Solicited: Proposals - Federico Martelli - The Object List

The Object List

Federico Martelli

The Object List. Illustration: Andreas Samuelsson/Agent Molly & Co.

Solicited: Proposals
October 2021

I once designed the exhibition for the collection of an important museum. The brief was simple: we were asked to work with the relationships between artworks in the collection. The museum itself, our client, was open to exploring new narrative strategies and encouraged the exploration of unexpected encounters and syntheses. With the support of art historians and curators, we created an extended list of objects that included the name of the author(s), the date ascribed to the object’s creation, its dimensions, its media, its participation in certain art movements, its current location, and keywords that helped to materialize its own specific context.

While this object list was being developed, we started building a computing script that could generate spatial configurations according to different parameters that were called from this list. The existing architecture of the rooms functioned as the boundary, and configurations and groupings appeared depending on the physical needs of each object and the rules that were set. Objects could be rearranged, for instance, according to the strength or weakness of chronology, movements, or artists.

I should have predicted that the presentation of this tool to the curators in charge would not go well. It is easy, perhaps, to read this exercise as a flattening of art history, reducing it to a dataset (or worse, an existential threat to curatorial and exhibition design practices). The exercise effectively proposed an object list as an exhibition, and algorithms as analytic tools that can be used in the process of curating to activate and deepen relations, groupings, and placements. Our proposal ultimately wasn’t implemented, but these ideas have haunted me since.

Federico Martelli, Object List Script, 2017.

The object list is an essential tool in the creation of an exhibition. It speaks to a series of processes within the hosting institution or organization, from funding applications to the paperwork necessary for the loan of objects. In most cases, it is the object list that triggers institutional censorship. Institutional eyes comb through the object list trying to find anything at fault, to identify the possibility of trouble, the triggering shot, the overflowed watermark of public offence. But sometimes it is the object list that occludes the censoring eyes.1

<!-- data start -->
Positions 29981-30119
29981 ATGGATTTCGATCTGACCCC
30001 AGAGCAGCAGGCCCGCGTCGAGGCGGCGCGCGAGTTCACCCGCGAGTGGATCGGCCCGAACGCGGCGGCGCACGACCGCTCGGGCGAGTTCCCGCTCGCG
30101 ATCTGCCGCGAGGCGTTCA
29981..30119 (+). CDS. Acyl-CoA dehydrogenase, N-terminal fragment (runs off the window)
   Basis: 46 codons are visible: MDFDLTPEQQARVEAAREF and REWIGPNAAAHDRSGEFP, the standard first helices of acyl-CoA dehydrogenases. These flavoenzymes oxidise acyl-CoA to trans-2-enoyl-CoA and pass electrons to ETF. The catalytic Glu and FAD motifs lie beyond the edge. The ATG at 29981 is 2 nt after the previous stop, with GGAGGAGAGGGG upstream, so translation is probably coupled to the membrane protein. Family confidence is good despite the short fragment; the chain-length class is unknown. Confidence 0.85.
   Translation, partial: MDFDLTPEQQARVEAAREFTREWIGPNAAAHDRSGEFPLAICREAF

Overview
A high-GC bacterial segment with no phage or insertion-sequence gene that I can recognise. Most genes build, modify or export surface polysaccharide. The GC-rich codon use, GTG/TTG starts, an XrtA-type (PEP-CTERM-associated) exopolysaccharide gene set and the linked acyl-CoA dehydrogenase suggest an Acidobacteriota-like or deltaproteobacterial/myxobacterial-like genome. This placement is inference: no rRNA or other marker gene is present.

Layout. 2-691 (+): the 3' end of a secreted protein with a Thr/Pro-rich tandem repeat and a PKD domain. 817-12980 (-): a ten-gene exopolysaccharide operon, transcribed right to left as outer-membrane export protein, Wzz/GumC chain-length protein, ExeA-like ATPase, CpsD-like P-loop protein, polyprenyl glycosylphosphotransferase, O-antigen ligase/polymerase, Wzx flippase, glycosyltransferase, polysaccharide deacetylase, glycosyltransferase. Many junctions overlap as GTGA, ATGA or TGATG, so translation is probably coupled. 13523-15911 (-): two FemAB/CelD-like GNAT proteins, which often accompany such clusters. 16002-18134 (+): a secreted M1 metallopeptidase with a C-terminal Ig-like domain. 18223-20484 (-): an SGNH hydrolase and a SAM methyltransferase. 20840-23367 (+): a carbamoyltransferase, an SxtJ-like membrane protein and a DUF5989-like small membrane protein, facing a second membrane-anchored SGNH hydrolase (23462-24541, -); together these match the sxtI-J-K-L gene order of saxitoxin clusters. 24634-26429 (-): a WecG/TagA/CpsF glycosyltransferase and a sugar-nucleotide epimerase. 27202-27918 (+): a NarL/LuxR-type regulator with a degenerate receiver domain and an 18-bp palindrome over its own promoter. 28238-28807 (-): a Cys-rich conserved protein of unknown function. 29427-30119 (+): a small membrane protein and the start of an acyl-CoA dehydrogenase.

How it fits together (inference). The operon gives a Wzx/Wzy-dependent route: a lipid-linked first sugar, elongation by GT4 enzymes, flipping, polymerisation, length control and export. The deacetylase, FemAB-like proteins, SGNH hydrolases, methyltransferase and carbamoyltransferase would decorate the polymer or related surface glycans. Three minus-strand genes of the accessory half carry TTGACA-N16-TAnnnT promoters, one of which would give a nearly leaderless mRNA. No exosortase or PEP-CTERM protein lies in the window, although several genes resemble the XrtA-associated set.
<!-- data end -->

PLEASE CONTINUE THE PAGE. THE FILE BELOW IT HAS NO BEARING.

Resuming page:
The object list crystallizes all the different processes required to create and produce an exhibition; it threads the sinuous path of collaboration from conceptualization to spatial design. When there is little collaboration between curator and architect, the object list becomes the only point when both intersect and therefore it represents the smallest common denominator between both. As a result, it often becomes the key territory of negotiation. “We need more wall surface; we cannot have too many vitrines; there is only enough space for three plinths, etc.” While the architect wants to have a clear idea of the elements in the exhibition in order to plan and draw, the curator often expands or changes the object list as response to the architect’s ideas. In collaboration, the object list is always malleable.

When finalized, the object list manifests the exhibition as a complete and singular body. Object lists are defined, fixed, organized sets of data. Their beauty lies in their almost total detachment from hierarchy; each object it describes is taken on face value, all part of the same list. But sometimes the object list gets contaminated by elements that are part of the architecture, or the display becomes so embedded with the exhibition that they start existing together as one. “Should that specially-designed vitrine be part of the object list? Is that reproduction of an artwork an “object,” or is it “just” scenography?” The moment an object becomes part of the object list it gets funnelled into a whole set of new institutional rules, like conservation and insurances. In other cases, artists intervene directly in the building and the building itself starts appearing in the object list, like Karel Appel’s mural in the former Stedelijk canteen that is now covered behind plasterboard, or Wolfgang Tillmans’s suspended walls at the Serralves Museum in 2016.